A flea making the news on both sides of the Atlantic, Part 1

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The Mignet HM-14 Pou du Ciel registered by Montrealer Oscar Demine and known as Spirit of Canada. The individual at the controls might be Frenchman René Salmon. Anon., « –. » Canadian Aviation, January 1938, 7.

Greetings, my reading friend. You may, or may not, recall that a September 2017 issue of this blog / bulletin / thingee pontificated a little bit about homebuilding, in other words the construction of aircraft using more or less ready to assemble plans or kits by people working at home during the interwar period that goes from November 1918 to September 1939. Yours truly also indicated that, as it were, almost all the aircraft available in North America, in the form of plans or kits, came from the United States.

The exception that confirmed the rule was the Mignet HM-14 Pou du Ciel, an airplane designed by an irreducible Gaul, apologies, Frenchman by the name of Henri Mignet. The monthly magazine Canadian Aviation magazine offers its readers two photos of one of these rather original machines in its January 1938 issue. Better still, the French weekly Les Ailes devoted a photo article to the same airplane, the first Canadian Pou du Ciel it was claimed, in the issue dated 27 January of that same year. While this great promoter of the Pou du Ciel if there was ever one was in error, it was not every day that two magazines of the interwar period situated on either side of the Atlantic talked about a homebuilt aircraft completed in Canada. Indeed, the author of these lines knows of no other example of this type for the period in question.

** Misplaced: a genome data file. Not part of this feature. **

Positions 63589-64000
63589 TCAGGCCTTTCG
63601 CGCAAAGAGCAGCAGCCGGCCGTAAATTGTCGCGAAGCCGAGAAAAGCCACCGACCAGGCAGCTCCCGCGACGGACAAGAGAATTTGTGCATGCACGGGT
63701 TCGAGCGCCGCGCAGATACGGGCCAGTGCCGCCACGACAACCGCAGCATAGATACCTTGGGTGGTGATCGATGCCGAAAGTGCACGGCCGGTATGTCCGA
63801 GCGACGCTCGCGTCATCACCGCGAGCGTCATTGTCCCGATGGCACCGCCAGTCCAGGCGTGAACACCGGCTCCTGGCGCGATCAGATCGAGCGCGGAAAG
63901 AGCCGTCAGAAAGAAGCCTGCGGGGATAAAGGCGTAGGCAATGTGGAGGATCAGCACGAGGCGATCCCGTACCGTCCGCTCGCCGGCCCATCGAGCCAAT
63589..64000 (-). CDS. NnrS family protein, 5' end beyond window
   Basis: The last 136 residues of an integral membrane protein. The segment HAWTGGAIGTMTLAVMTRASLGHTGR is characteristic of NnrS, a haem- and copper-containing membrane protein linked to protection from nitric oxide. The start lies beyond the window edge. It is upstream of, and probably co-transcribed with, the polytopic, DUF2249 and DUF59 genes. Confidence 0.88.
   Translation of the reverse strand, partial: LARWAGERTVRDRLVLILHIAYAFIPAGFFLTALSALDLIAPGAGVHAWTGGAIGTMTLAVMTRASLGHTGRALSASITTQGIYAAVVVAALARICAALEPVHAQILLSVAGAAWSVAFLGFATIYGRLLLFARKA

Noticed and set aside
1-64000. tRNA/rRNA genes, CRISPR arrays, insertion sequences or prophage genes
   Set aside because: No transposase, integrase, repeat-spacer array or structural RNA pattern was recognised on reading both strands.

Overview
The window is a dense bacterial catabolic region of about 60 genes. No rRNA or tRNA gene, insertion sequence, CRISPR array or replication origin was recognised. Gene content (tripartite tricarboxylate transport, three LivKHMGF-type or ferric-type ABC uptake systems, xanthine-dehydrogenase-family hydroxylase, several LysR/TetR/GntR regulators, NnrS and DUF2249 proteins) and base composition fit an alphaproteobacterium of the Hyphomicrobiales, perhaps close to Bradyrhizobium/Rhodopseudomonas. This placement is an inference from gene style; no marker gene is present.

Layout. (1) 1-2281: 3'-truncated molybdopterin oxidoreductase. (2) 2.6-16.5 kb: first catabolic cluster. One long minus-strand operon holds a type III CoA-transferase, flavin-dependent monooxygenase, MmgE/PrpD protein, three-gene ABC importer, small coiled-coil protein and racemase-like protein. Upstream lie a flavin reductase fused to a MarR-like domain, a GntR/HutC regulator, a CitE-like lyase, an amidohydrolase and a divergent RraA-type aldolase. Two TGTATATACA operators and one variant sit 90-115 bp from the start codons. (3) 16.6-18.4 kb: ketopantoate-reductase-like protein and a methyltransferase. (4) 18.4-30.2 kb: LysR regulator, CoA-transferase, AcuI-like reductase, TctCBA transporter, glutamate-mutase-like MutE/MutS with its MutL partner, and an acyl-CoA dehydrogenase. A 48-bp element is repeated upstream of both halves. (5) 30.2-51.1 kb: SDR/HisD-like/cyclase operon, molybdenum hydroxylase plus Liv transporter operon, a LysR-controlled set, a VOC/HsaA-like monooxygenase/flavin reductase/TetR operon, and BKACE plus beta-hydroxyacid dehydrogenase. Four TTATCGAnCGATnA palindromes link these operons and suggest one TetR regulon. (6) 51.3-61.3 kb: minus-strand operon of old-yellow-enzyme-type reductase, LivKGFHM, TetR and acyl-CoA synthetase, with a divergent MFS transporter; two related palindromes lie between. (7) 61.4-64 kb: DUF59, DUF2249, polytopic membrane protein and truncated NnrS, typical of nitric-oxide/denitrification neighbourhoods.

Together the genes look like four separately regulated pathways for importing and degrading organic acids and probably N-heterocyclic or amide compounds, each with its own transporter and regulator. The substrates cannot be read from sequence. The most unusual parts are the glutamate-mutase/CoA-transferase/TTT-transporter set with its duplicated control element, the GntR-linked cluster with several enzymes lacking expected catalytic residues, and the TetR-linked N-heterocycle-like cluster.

Oscar Demine and his son, Willy Demine, make the aforementioned Pou du Ciel in a garage in Westmount, west of Montréal, Québec. Completed in the middle of 1935, this airplane could not take the air, for lack of engine. This power plant arrived from France by ship in late 1935, early 1936. The two men installed it while awaiting the return of spring. At some point, Demine and his son found that the Pou du Ciel’s wings had warped during storage. They had to be strengthened. A faithful reader of Les Ailes, Demine senior consulted this publication to properly rig his airplane. He also contacted the designer of Pou du Ciel. Mignet’s research allowed Demine and his son, aided by Frenchman René Salmon, to include many improvements added to the Pou du Ciel over the past months.

Indeed, my reading friend, Mignet was having a tough time. A series of accidents, some of them fatal, which occurred between late 1935 and mid 1936, prompted a rapid reaction on the part of the French and British authorities. Every Pou du Ciel in these countries was grounded. Wind tunnel tests conducted in France and the United Kingdom showed that this airplane could be dangerous under certain circumstances. Mignet modified the Pou du Ciel but the damage was done. The passion of the flying enthusiasts had cooled. The vast majority of construction projects begun around the world in 1935-36, several hundreds it was said, remained incomplete.

Demine and his son were among the relatively few homebuilders who stayed the course. Their Pou du Ciel, christened Spirit of Canada at an undetermined date, to commemorate the 70th anniversary of Confederation perhaps, was registered in October 1937. By then, Demine senior was 56 years old, which meant that he may well have been the oldest homebuilder in Canada. However, only his name was on the certificate of registration. The Pou du Ciel made some flights during the fall, including a return trip between the two airports in the Montréal area, Saint-Hubert and Cartierville. Its pilot, Benoît Gilson, was of Belgian origin. The airplane received a pair of home made floats during the winter of 1937-38. Weighed down by this new landing gear, the Pou du Ciel failed to take off. The Spirit of Canada was discarded in 1938, shortly after the tests.

What do you think of this story, my reading friend? Those of you who wish to know more about the very first Canadian Pou du Ciel have only to revisit this website as early as next week. Until then, stay warm.

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Rénald Fortier